1993 and four 'Women Against Pit Closures' occupy the Parkside Colliery pit;down-to-earth characters are modelled on the women from this true story. Writer Maxine Peake championed the inspirational women for their ‘determination and bravery, their ingenuity and passion’. But beyond ‘celebrat[ing] their efforts’, the primary focus is that Peake ‘didn’t want their protest to be forgotten’.
The theatre-in-the-round arrangement lent itself perfectly to recreating the claustrophobic atmosphere inside a coal mining pit. But rather than appearing sinister or isolated, the stage set-up, coupled with the heartwarming performances, imbued a sense of intimacy, as we shared the same space and laughter. We were welcomed into this inspiring story, previously reserved for few privileged ears. During the play we see the women start to doubt whether anyone will be interested in their tale; like the anxious new mother, our biggest censor is too often ourselves.
Peake builds this powerful comedy on the foundation that
'Protest is more potent now than ever. To me it isn't about clicking a mouse or 'liking' something. It's about getting out there and facing your oppressors, being visible'.
This quote from the writer speaks volumes about the importance of platforming unheard voices: like the ‘Queens’, Anne, Elaine, Dot and Lesley, who bravely put themselves in the firing line for their beliefs, Peake's production sings out. Without ever for a moment being didactic or preaching, Queens of the Coal Age valorises those who too often go unheard.
The Queens from Parkside Colliery wanted to make a noise and to be heard; with this production, their voices resonate through the ages. The curtain never comes down in this play; rather the fearless foursome are lifted to the lights and cheers that await above the surface - both then and now. Perhaps, like Van Gogh’s unacknowledged genius, no story worth telling will ever be heard within its own time.
The production closes with the voices of the real Queens echoing around the chamber, finally giving them their moment of recognition. I become hopeful that maybe all it takes for an untold story to become an uplifting sensation are some spotlights and a woman who is willing to listen, learn and write.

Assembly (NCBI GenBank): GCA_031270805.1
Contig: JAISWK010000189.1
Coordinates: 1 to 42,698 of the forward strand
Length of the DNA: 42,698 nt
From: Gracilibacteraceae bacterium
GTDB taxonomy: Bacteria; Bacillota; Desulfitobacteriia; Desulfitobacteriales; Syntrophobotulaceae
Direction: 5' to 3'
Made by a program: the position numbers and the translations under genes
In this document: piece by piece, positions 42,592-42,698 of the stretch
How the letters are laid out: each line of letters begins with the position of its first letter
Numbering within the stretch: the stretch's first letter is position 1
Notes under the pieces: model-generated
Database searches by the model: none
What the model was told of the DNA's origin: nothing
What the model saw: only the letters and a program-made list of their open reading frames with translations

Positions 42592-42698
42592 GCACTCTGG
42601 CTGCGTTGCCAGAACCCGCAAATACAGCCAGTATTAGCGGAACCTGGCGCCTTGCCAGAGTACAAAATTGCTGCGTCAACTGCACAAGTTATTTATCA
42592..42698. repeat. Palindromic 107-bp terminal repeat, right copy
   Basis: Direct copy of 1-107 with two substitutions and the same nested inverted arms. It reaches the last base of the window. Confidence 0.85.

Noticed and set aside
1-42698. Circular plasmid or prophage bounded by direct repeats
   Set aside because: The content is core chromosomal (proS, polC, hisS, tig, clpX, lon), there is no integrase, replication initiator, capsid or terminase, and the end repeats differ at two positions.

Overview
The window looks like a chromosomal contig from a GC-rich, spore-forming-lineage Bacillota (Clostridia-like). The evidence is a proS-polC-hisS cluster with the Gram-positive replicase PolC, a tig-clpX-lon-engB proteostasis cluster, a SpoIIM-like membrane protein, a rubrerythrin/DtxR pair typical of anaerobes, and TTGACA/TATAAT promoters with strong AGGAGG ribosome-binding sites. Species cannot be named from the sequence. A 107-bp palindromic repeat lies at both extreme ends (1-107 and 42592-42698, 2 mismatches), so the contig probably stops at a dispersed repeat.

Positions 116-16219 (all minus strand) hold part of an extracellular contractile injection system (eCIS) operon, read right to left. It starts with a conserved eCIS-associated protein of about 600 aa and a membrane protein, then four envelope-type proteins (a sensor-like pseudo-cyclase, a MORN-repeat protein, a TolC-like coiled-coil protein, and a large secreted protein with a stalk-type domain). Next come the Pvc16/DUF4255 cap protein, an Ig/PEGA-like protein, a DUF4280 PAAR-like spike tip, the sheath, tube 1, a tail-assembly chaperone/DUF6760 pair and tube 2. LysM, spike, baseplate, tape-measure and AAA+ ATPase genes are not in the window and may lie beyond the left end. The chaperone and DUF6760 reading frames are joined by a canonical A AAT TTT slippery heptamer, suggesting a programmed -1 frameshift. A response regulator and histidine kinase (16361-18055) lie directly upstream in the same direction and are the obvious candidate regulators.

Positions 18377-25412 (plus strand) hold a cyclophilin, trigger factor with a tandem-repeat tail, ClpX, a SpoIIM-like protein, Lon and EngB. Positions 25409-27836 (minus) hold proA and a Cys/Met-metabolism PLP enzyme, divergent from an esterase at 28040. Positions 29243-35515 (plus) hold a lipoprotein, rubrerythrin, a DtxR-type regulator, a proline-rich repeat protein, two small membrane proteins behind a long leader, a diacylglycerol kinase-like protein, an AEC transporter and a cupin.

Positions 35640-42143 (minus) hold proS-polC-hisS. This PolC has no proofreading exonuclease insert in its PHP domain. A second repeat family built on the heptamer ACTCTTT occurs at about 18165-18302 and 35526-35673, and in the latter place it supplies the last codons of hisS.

The next play to open at the Royal Exchange is set to tell the tale of Shakespeare’s forgotten queen. Queen Margaret is the widow of King Henry VI. An arguably major role in Richard III, I’ve seen the play staged with Queen Margaret as an inexplicable voodoo witchdoctor; I’ve seen the play exclude her character altogether; but at last, she is to be given her rightful time on the stage.
There is something enigmatic about the character of Queen Margaret, as she escapes a singular definition. Indeed amongst some lengthy roles, Shakespeare wrote more lines for Margaret than for the iconic role of King Lear, so why do we barely know her?!
This production promises to inhabit Margaret’s viewpoint to retell the War of the Roses ‘through the eyes of this astonishing, dangerous and thrilling woman’. Unable to ask the source, this is where untold stories become untold myths…
By virtue of inevitable separation, it’s likely that many tales go untold owing to reservations about trusting someone to share personal stories on your behalf, for fear of misinterpretation. Yet I think there comes a point where factual evidence ceases to matter as much as the very act of being heard. We may not know the innermost thoughts of Margaret, who wore so many guises: ‘wife and mother […] politician and a warrior’; but I for one am interested to see something that even resembles her story finally come to light.
Written by Jeanie O’Hare (former Chair of Playwriting at Yale and Company Dramaturg at the RSC)it’s no surprise that this piece about a strong female figure stems from a strong female figure. Like Maxine Peake, or the women of the Highlight Collective, all it takes for an untold story to be heard is a single voice armed with conviction and a pen.
We howling Harpies couldn’t agree more…
Check out what’s coming up at the Royal Exchange on their website.
Or get out there and tell your stories, to anyone and everyone who will listen…